A Virginia state judge ruled Wednesday that statues of Robert E. Lee and Stonewall Jackson that were at the center of 2017 protests must remain standing in Charlottesville, Va.
Circuit Judge Richard Moore ruled that Virginia state law prohibits moving war memorials and that moving the statues would break that law.
Moore issued a permanent injunction preventing the statues from being moved at the beginning of a trial over a lawsuit brought against the city by groups that wanted to preserve the statues.
People pressing for the statues to be moved argued it was wrong to celebrate generals who had fought to preserve slavery. But Moore seemed to argue that the statues themselves did not have such a meaning.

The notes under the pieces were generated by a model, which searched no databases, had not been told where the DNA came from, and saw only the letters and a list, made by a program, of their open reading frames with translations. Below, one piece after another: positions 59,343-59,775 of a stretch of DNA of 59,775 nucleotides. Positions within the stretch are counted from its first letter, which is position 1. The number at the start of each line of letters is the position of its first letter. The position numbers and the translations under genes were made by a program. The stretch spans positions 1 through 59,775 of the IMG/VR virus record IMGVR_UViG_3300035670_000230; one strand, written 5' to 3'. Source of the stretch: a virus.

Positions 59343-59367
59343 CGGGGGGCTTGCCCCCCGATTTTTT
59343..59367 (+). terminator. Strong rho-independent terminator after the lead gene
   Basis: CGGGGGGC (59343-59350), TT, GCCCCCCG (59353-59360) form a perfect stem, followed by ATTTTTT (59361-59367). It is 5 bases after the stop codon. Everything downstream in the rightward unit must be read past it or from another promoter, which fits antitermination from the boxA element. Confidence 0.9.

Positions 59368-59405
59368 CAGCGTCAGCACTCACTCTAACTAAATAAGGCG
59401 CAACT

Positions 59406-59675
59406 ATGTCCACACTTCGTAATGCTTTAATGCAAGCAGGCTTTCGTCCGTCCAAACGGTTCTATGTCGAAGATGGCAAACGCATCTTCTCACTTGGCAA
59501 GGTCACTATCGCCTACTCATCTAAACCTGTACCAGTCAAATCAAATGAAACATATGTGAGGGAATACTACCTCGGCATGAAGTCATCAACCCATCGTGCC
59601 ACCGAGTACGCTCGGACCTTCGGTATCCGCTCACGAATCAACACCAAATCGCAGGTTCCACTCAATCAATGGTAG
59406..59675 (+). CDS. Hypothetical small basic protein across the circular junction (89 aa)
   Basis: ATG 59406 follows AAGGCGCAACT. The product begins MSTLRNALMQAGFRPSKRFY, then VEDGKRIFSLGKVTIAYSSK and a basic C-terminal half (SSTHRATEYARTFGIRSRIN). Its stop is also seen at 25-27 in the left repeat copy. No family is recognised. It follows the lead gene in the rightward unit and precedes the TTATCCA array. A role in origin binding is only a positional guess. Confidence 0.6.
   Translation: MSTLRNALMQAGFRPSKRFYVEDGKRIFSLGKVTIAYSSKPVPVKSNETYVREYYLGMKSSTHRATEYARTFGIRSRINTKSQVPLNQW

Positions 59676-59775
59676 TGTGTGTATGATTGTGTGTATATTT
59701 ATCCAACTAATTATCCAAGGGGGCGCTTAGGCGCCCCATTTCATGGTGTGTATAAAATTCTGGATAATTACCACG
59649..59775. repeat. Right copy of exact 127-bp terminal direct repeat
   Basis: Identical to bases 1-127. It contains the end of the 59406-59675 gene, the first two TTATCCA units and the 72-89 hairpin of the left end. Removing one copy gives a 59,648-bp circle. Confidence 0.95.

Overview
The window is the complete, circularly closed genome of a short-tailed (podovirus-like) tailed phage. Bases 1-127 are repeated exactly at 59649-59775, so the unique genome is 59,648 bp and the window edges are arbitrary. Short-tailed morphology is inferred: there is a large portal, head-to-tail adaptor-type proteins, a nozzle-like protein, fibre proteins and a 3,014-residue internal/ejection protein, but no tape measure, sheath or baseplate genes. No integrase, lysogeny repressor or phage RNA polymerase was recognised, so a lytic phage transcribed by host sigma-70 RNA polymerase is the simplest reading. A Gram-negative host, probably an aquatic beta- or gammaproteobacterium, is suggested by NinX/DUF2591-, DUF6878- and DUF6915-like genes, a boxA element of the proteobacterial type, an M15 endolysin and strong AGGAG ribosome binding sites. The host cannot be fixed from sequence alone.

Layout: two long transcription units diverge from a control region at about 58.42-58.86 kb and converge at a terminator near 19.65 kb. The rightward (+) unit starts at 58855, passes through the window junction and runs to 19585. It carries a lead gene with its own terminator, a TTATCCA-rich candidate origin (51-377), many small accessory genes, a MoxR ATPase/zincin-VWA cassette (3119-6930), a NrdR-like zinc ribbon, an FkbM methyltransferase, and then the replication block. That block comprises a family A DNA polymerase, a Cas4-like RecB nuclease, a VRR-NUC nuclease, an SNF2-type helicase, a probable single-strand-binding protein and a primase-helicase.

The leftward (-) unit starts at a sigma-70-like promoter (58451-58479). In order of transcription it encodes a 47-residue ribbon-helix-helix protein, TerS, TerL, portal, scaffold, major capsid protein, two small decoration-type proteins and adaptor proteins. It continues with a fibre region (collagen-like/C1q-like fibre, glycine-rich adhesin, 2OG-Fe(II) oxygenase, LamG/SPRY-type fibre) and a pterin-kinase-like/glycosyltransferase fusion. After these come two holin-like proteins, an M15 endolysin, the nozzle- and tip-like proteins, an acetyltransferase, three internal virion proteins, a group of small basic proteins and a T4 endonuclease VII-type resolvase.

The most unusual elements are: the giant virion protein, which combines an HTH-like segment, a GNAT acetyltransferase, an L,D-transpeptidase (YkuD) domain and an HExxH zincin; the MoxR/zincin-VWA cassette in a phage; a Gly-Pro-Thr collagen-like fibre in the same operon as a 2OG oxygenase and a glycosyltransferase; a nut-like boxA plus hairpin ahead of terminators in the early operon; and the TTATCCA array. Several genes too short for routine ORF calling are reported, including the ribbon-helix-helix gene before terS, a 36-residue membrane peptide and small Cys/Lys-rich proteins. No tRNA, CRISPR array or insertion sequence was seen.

"People give the statues messages," NBC29 reported Moore said to the attorneys. "They speak of history, one we might not like."
The city of Charlottesville had argued that stopping the statue's removal went against the equal protection clause of the 14th amendment by portraying a racist message.
Moore had already ruled the city could not take down the statues without permission from the state.
Moore noted in April that his rulings do not affect how a jury would decide the case if it came to that point.
Charlottesville's original attempts to take down the statue of Lee in February 2017 erupted into an August white nationalist rally, where a white supremacist drove his car into a crowd and left one person dead.